Brian Jay Stanley meditates on the all-too-human desire for others' approval:
At every stage of life, we desire to be noticed and affirmed by others. Infants are born craving affection as much as milk. Children playing do not require the active involvement of nearby adults, but if you try to leave they demand that you watch them play. Adolescents, in their perpetual anxiety to be popular, do not so much look at others through their own eyes as look constantly at themselves through others’ eyes. Those who are dying worry about being remembered after death, though when dead, how can they care if they’re forgotten? As adults, our successes give us little pleasure unless sweetened by others’ admiration.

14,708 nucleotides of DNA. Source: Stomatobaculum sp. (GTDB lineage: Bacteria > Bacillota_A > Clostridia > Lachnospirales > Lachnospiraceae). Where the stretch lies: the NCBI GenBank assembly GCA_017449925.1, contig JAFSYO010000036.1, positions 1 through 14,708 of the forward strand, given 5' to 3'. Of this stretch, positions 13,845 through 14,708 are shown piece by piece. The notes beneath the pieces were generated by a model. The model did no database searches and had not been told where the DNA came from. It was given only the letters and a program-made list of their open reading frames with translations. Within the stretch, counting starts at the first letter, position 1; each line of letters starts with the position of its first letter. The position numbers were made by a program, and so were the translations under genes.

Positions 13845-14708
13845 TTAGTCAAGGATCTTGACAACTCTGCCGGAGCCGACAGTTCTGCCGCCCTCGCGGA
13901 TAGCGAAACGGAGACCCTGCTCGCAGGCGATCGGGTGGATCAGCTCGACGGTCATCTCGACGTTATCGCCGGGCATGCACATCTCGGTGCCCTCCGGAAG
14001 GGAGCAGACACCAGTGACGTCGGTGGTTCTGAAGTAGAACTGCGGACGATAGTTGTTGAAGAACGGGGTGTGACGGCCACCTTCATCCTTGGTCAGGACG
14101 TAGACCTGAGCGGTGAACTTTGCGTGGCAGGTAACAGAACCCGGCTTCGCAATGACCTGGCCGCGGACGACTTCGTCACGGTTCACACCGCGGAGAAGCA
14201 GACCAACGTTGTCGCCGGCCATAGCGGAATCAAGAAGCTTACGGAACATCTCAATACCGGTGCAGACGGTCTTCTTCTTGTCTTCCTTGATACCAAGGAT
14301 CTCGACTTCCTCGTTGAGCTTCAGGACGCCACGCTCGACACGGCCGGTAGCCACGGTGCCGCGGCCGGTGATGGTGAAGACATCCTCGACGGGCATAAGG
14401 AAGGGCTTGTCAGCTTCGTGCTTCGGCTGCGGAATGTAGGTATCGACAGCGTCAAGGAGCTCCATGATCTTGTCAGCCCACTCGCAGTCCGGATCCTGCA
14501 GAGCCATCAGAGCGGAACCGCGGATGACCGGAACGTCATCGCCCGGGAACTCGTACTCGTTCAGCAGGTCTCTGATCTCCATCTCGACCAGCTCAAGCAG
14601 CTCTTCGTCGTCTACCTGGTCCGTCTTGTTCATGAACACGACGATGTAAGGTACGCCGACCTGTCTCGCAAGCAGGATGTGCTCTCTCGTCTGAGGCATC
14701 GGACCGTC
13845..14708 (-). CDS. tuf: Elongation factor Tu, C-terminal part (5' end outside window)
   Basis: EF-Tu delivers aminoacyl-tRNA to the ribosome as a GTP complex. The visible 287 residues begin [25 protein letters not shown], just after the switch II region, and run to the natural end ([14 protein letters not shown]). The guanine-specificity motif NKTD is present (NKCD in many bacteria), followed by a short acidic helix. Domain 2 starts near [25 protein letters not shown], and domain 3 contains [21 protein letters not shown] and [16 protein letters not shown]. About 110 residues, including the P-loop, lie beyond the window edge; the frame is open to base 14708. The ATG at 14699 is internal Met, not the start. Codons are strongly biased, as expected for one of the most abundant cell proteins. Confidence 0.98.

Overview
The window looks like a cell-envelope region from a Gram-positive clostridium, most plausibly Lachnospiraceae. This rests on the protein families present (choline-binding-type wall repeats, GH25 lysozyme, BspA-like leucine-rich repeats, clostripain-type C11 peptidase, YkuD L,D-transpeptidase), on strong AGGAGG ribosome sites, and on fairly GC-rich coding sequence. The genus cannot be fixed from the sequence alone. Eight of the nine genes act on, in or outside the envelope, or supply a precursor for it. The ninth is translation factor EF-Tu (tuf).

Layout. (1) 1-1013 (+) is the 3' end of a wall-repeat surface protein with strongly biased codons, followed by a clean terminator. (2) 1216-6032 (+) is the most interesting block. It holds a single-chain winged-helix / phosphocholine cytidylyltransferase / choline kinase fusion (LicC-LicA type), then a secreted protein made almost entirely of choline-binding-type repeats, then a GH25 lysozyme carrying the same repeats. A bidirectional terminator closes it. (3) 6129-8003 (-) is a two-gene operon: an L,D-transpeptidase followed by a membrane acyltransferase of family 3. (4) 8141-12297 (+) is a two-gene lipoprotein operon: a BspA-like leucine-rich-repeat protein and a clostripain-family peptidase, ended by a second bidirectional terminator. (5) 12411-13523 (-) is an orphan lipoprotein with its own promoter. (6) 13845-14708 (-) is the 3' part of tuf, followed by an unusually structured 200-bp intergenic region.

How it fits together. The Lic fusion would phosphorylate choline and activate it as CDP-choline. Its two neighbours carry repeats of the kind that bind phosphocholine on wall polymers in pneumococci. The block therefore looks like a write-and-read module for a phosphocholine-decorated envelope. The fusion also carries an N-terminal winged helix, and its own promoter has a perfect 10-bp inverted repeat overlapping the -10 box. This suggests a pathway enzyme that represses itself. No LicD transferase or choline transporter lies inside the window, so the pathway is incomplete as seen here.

Instead of pointlessly cursing the sun to go around me, my chance of contentment is learning to orbit, being the world’s audience instead of demanding the world be mine.